Just over a year ago, on December 17th 2010, a Tunisian fruit and vegetable seller, Mohammed Bouazizi, set himself on fire. The act of desperation, in front of the police headquarters of the poor town of Sidi Bouzid, left Mohammed in a coma, and eventually he died. His story has been repeated again and again, with varying degrees of accuracy.
In the tradition of building a character up only to knock them down, Bouazizi’s memory has taken several attacks since his death. Whether it’s Tunisians resentful of the attention his family has received, or religious puritans failing to comprehend the mental state of someone committing suicide, the detractors have made themselves heard.
Cliches are in abundance when it comes to Bouazizi. He is the ‘flame’, the ‘spark’ and the ‘butterfly effect’. For once, the cliches aren’t an exaggeration.
Bouazizi apparently wasn’t interested in politics, he was merely a man attempting to provide for his family and couldn’t bear the loss of his dignity.
While the focus of re-tellings of the Bouazizi story is on the disputed slap, the real crux of the matter was economics. As detailed in this fantastic piece at Foreign Policy, Bouazizi wanted “to earn a living for his family and to accumulate capital.” His mother explained that “people like Mohammed are concerned with doing business.” He wanted the things that would help his enterprise, a pick up truck and a permanent stand at the wholesale market.
Instead, on December 17th 2010, his good were seized, including his electronic scale, worth $225. For a man who’s weekly income of $73 barely stretched to meet the needs of his family of 8, this was catastrophic. Added to this, his confrontation with the police meant that he lost the regular spot where he sold his goods. All in all, he had lost his livelihood. Within minutes he had lost the little he had managed to gain from years of effort and hard work.
I can’t pretend to know what went through his head after this. I imagine there to have been mixed feelings of despair, humiliation, and a huge fear of what was to come next. How would he provide for his family, who only had him to rely on? How would he set about purchasing new equipment and goods, when it had taken him years to acquire the little he had had? How did his country allow this injustice to carry on, where people like himself didn’t have much chance of progressing in life, even if they worked hard.
He set himself on fire, and because of this, some have suggested that he shouldn’t be celebrated or remembered in a positive way; that he isn’t a martyr. The reaction of Arab youth is the perfect response to these out of touch claims. The perceived ‘martyrdom’ of Bouazizi resonated not just in Tunisia, but in Algeria, Egypt, Jordan and Yemen in the aftermath of his death. Some of these young people had a university education, others no education at all. It makes no difference in these countries, if you don’t know the right people, there’s no chance of a job.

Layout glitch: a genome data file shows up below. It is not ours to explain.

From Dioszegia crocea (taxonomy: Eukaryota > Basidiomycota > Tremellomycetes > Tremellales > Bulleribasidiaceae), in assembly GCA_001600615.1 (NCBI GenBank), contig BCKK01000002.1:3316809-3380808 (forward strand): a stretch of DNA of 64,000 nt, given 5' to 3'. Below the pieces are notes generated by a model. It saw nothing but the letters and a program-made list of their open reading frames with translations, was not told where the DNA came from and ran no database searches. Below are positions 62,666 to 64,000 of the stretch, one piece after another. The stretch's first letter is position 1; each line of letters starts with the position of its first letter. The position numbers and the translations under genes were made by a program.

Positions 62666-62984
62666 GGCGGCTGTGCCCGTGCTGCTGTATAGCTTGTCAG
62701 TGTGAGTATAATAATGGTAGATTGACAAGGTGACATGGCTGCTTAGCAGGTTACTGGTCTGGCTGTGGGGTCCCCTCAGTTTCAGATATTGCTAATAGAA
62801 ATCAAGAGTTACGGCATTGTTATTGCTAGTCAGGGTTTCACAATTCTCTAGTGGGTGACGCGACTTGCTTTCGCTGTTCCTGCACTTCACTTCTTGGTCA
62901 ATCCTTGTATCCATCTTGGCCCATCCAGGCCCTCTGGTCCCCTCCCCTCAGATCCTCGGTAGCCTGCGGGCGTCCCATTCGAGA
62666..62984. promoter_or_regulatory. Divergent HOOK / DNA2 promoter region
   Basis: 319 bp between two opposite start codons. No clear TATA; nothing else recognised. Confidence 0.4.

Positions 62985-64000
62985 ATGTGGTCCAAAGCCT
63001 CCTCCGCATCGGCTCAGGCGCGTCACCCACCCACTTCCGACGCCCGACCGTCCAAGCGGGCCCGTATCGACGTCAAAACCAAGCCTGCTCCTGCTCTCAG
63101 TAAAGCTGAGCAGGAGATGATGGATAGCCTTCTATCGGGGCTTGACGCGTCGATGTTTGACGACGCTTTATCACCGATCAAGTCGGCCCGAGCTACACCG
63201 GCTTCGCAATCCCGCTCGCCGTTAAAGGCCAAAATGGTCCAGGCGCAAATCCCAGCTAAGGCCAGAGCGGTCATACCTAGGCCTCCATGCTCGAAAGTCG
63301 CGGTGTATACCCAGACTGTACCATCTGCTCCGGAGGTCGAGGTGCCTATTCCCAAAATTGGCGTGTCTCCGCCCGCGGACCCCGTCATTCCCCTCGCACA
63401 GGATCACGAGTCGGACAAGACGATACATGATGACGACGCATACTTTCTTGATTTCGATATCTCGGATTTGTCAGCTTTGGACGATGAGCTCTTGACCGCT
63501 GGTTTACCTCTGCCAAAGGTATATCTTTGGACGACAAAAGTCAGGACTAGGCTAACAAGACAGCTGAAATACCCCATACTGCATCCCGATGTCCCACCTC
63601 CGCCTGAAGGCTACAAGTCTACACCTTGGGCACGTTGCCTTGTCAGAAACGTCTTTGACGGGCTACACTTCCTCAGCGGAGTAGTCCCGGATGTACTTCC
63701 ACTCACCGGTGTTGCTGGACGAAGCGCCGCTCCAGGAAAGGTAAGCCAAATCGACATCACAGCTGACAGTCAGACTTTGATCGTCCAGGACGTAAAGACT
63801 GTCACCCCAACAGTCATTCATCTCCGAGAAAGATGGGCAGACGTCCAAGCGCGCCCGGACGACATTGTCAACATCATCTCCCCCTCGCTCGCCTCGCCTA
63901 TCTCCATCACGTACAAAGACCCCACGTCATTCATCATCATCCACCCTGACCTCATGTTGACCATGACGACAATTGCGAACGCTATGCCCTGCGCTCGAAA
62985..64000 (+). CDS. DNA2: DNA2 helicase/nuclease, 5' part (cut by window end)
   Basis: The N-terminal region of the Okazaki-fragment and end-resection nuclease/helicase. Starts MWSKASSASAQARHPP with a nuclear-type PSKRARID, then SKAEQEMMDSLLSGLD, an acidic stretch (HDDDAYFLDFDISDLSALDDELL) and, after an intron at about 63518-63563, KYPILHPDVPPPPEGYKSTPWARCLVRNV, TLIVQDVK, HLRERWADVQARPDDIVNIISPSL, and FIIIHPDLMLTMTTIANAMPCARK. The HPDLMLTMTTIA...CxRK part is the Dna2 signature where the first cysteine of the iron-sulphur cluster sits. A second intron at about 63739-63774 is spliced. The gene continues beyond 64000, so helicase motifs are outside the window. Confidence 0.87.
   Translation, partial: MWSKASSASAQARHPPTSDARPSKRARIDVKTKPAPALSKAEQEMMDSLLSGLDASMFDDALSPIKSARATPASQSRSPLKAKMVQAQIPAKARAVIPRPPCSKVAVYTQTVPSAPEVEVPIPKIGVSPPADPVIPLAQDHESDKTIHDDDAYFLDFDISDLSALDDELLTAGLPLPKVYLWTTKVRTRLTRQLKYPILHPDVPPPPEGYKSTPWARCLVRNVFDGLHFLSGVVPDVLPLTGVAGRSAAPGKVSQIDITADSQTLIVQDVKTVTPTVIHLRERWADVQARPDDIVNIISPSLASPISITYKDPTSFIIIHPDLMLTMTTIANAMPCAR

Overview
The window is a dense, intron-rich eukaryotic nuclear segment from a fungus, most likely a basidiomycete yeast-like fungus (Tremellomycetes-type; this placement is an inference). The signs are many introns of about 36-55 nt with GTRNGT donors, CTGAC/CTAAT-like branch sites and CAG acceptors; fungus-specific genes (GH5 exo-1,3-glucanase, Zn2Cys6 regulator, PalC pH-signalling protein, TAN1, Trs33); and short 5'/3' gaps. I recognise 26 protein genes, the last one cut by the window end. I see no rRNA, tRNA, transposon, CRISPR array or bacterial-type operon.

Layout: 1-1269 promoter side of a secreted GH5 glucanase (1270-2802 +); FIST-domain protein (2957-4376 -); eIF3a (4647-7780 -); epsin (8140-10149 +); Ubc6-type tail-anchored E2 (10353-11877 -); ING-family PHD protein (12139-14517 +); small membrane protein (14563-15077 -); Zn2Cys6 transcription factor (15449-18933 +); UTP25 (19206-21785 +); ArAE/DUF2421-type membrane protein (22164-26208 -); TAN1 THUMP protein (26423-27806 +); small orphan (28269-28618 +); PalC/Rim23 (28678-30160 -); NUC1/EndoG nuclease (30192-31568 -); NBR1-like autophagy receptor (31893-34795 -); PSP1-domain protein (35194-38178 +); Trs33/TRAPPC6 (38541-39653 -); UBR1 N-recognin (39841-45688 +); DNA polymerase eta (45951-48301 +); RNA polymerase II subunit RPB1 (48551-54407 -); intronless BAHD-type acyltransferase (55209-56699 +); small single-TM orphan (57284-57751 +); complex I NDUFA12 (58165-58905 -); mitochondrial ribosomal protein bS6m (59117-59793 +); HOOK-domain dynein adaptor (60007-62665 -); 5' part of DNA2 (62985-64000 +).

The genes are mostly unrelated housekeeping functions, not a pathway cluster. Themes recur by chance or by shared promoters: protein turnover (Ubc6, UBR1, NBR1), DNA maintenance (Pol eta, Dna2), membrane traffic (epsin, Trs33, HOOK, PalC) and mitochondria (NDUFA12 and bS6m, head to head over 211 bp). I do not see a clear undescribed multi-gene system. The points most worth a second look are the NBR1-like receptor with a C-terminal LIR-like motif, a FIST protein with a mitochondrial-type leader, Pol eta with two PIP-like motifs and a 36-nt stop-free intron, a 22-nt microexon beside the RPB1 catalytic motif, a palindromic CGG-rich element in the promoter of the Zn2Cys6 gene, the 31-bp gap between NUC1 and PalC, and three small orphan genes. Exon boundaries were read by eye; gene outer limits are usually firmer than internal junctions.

Bouazizi’s act resonated with the largely poor youth of the Arab world. They understood immediately why he had committed his act, something that others, better off, would find hard to understand. To at least try and comprehend the situation, it’s necessary to go to Arab countries, especially outside the oil-rich Gulf, see the poverty, and what’s more, the huge gap between the lives of the rich and poor. Bouazizi was not an inspiration for legions of Arab youth to burn themselves, but more to say ‘enough is enough’ and break the barriers of fear that had been erected in their societies.
Bouazizi could have lived in Morocco, Egypt, Sudan, Iraq or Yemen. People who live the life he led exist across the region. But now, thanks to him, they don’t have to end their lives thinking that they can’t change anything. Bouazizi’s country now has a President who was called a ‘dreamer’, a mere year and a half a go, for suggesting that Arab regimes could fall. Arab youth have seen that there is another way. Sure, it’ll take a long time, but it has been proved that these leaders are not invincible. Things can change.
Views expressed in articles are the author’s and do not represent Comment Middle East
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